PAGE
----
Circuit Gallery is pleased to feature new limited edition works by Toronto-based media artist Sharon Switzer.
Continuing to experiment and push at the boundaries between media, Sharon Switzer’s series of new “digital video drawings” is an exploration, in the artist’s words, of “the possibilities of ‘creation’ within a digital compositing program. They are not traditional drawing, video, or animation—but something unique born from within this medium.”
In these works Switzer isolates moments from her animated digital video series—I Should Be Dreaming of Butterflies—and recreates them at a much higher-resolution. The resulting images posses a remarkable quality. Crisp, delicate, almost luminous lines create small events in an otherwise devoid space. Visually their precision is strangely comforting—perfect, clean, demarcated. Yet in the text based pieces, as is the case in so much of Switzer’s work, this aspect is held in an effective tension with the work’s disconcerting and often darkly humorous message(s).
As the artist explains: “I am thinking about what it means to search for happiness—balancing an undercurrent of worry with a sense of hope.”
The original video series, I Should Be Dreaming of Butterflies, is represented by Corkin Gallery in Toronto.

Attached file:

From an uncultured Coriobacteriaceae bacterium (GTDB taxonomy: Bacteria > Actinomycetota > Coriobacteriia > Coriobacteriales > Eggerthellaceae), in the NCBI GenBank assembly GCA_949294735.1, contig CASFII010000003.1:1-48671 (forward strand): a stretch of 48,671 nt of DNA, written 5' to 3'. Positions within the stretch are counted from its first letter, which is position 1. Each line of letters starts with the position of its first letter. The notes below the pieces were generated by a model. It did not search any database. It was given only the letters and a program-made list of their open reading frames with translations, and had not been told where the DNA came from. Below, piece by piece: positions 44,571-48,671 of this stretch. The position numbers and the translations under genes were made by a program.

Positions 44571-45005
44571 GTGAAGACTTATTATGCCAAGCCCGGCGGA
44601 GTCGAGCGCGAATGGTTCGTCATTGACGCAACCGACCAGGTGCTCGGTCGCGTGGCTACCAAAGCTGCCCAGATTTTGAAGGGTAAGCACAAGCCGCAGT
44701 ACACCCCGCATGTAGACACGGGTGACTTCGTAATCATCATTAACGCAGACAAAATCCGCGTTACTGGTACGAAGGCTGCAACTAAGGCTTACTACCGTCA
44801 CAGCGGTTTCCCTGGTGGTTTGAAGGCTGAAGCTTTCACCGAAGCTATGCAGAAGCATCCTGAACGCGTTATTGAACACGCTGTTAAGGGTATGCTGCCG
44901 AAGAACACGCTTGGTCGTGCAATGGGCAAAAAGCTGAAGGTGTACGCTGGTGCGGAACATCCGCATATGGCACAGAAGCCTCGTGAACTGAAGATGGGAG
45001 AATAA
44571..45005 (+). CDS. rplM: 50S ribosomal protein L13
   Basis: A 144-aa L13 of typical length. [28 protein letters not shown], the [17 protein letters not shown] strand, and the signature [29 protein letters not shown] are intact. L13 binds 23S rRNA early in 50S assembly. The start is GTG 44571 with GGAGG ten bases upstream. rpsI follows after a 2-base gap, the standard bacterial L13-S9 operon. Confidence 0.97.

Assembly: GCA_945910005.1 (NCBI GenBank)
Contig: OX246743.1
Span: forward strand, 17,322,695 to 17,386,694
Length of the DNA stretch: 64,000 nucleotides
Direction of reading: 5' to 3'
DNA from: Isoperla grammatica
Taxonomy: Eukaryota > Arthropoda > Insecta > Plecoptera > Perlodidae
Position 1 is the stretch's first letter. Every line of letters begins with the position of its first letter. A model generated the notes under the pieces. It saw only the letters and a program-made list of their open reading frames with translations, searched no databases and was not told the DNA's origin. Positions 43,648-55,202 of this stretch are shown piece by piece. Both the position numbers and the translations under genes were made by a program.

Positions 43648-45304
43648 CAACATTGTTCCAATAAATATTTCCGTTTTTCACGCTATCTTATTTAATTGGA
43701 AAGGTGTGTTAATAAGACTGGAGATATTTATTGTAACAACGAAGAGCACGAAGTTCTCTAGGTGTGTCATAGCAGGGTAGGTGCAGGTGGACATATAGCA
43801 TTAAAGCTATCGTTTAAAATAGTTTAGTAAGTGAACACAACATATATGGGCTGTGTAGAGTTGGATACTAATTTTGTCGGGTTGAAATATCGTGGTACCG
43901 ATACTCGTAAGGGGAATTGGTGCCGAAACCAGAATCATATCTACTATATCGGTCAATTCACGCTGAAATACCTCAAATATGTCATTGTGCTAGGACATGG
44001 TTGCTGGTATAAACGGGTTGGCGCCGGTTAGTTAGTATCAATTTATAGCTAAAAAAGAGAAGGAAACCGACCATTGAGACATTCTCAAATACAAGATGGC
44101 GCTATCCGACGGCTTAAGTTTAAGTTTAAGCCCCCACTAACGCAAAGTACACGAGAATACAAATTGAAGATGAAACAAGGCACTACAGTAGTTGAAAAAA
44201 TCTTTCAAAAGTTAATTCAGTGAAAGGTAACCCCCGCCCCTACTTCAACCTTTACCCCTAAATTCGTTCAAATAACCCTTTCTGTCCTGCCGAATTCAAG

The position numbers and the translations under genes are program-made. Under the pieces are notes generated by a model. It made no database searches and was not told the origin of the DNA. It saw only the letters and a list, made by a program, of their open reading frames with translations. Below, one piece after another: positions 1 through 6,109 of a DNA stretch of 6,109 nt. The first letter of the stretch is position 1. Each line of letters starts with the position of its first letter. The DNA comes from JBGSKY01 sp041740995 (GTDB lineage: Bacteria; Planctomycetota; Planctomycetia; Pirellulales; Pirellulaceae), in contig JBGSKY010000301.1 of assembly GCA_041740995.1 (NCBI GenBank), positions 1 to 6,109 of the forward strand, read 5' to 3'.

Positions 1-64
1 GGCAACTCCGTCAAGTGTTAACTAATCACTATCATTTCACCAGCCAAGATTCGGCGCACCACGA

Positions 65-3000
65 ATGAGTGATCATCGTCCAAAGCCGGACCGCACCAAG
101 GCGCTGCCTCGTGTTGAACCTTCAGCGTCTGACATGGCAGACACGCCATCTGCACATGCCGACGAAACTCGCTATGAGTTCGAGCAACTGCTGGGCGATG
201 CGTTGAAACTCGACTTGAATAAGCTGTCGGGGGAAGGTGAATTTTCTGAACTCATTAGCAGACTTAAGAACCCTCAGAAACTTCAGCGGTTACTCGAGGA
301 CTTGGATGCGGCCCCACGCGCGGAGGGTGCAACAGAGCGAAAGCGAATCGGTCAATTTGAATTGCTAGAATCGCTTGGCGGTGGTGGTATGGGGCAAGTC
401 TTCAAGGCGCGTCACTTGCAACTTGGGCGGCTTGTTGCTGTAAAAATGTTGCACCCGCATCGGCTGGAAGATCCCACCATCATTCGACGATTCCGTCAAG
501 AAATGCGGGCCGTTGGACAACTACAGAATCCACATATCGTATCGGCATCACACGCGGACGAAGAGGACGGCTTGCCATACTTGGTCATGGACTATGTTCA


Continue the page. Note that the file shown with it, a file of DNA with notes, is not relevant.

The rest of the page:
As an artist Sharon Switzer has exhibited her media art in Canada and the U.S. since the early 1990’s. Her work toured throughout Canada in 2007 as part of the exhibition 18 Illuminations: Contemporary Art and Light, that originated by the Tom Thomson Memorial Art Gallery. Her solo exhibitions include shows at the McMaster Museum of Art, The Koffler Gallery, Artcite, The University of Rochester, AKA Gallery and Corkin Gallery, Toronto, where she is represented.
As a curator, Sharon Switzer founded Art for Commuters in 2007 in response to an opportunity to showcase the work of artists and filmmakers to over 1.3 million people on the network of TTC subway platform screens. Switzer is the Director of the Toronto Urban Film Festival, curator of a month-long photo exhibition as part of Contact, and a program for Nuit Blanche—all annual projects on the TTC screens.
Switzer holds an MFA from the University of Western Ontario and in 2005-2006 participated in the Canadian Film Centre’s Habitat Interactive Art and Entertainment Program. As an instructor she has lectured extensively at the University of Western Ontario, Brock University and the Ontario College of Art and Design.
See more photographic work from this series by Sharon Switzer available through Circuit Gallery.